What Is Replication?

Why 64% of Psychology Studies Fail to Replicate

Researchers working on a replication study
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Replication is a term referring to the repetition of a research study, generally with different situations and different subjects, to determine if the basic findings of the original study can be generalized to other participants and circumstances.

Once a study has been conducted, researchers might be interested in determining if the results hold true in other settings or for other populations. In others cases, scientists may want to replicate the experiment to further demonstrate the results or to show that the same results hold true in slightly different situations.

For example, imagine that health psychologists perform an experiment showing that hypnosis can be effective in helping middle aged smokers kick their nicotine habit. Other researchers might want to replicate the same study with younger smokers to see if the same results hold true. 

So Why Is Replication So Important In Psychology?

Obtaining statistically significant results in a study is great, but when those same procedures and methods can be replicated with different participants with the same results, that is even better. When studies are replicated and achieve the same or similar results as the original study, it gives greater credence to the findings and means that it is more likely that those results can be generalized to the larger population.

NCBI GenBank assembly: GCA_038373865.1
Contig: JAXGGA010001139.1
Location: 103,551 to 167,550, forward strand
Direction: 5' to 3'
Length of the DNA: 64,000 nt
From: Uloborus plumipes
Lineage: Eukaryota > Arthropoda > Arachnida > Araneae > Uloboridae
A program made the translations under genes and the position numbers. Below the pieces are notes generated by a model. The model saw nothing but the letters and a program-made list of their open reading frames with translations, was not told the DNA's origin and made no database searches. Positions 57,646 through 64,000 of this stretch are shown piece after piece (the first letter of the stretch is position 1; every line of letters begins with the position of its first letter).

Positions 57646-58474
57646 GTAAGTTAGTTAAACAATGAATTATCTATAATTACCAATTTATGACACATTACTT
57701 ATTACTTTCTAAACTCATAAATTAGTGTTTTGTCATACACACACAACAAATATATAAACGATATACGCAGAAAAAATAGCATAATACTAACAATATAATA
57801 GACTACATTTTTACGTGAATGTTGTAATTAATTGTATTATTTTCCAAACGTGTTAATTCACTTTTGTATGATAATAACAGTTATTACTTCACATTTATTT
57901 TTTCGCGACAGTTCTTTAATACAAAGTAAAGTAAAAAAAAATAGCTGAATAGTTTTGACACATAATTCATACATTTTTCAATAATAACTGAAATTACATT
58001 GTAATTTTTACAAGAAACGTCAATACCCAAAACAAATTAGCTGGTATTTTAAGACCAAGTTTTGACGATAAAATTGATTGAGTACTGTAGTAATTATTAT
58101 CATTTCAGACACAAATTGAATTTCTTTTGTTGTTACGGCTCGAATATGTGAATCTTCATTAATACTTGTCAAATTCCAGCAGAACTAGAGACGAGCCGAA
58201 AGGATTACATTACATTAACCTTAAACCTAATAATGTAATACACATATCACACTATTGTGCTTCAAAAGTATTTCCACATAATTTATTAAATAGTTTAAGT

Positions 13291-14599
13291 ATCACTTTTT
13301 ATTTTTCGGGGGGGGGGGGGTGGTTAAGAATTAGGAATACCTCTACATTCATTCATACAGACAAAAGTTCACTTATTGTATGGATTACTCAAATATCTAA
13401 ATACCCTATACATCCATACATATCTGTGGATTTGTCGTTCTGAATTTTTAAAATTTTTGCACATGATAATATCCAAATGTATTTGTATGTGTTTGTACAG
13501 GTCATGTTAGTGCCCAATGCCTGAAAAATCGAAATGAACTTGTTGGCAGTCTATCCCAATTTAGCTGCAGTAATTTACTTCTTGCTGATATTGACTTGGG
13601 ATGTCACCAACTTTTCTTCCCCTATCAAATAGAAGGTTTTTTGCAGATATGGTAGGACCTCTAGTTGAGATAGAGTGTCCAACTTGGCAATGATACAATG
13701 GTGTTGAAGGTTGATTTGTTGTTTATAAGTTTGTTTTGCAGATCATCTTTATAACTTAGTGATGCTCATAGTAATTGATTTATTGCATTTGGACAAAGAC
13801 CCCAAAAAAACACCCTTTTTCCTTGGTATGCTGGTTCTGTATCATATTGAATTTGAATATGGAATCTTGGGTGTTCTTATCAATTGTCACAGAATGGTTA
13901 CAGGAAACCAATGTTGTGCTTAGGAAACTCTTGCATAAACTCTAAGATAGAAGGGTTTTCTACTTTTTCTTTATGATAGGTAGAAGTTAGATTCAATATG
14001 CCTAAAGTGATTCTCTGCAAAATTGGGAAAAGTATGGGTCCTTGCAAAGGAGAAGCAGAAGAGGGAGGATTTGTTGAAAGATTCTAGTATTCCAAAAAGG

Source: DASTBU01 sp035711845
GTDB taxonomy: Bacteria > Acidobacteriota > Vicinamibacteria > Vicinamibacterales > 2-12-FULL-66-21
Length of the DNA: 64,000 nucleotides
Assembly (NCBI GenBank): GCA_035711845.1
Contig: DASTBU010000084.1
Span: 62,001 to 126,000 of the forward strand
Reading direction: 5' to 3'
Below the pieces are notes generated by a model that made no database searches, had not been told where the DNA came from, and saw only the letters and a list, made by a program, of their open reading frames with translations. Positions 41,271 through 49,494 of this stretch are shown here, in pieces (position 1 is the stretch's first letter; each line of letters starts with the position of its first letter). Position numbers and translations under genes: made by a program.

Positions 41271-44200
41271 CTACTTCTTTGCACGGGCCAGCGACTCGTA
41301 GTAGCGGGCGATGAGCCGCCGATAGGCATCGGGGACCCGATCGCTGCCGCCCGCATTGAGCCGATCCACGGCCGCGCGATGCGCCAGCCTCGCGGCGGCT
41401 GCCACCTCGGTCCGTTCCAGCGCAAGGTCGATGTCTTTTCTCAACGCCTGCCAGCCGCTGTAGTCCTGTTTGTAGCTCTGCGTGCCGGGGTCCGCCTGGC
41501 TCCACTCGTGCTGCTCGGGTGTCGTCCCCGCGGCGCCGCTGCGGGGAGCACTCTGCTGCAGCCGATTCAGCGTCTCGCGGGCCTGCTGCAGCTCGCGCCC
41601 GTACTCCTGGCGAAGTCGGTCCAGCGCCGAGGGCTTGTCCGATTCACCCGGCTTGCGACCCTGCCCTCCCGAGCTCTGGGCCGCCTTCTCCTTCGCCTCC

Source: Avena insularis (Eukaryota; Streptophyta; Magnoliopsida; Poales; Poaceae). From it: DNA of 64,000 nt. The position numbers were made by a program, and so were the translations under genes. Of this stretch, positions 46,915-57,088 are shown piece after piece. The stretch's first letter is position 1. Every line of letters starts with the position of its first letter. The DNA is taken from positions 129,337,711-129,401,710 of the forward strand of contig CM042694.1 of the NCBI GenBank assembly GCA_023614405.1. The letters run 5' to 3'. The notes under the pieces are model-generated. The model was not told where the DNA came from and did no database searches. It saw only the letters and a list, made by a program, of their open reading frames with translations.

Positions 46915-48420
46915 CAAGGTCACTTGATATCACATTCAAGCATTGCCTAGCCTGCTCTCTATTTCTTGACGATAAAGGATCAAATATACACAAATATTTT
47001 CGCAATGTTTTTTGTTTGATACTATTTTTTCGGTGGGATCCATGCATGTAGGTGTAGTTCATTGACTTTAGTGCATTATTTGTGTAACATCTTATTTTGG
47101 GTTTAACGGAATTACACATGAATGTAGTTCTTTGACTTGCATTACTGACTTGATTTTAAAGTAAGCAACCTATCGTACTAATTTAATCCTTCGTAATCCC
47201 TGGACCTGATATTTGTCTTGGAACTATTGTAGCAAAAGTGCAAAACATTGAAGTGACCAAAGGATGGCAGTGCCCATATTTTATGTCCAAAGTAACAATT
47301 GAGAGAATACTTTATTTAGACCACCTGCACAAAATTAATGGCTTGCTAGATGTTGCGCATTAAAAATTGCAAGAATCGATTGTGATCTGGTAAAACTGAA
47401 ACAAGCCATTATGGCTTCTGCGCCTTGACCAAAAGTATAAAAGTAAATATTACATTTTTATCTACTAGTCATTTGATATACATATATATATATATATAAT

When a study has been replicated with the same results, it gives the study greater reliability. Remember, reliability refers to the consistency of a measure.

If a measure is given multiple times to the same or different participants with the same results, it means that the measure has a high level of reliability. That is to say, the results are consistent.

Why might researchers decide to conduct a replication study?

  • These types of studies might be done to determine if the original results possess reliability and validity.
  • A replication study might be done if the original results are important and doing a replication will add to their generalizability and acceptance.
  • Researchers might want to see if the results of the original study might apply to different situations or different populations.

How Do Scientists Replicate an Experiment?

When conducting a study or experiment, it is essential to have clearly defined operational definitions. These operational definitions describe all of the variables that a researchers intends to measure. When reporting an experiment, it is also important to accurately and thoroughly describe the methods, materials, and procedures used for collecting data.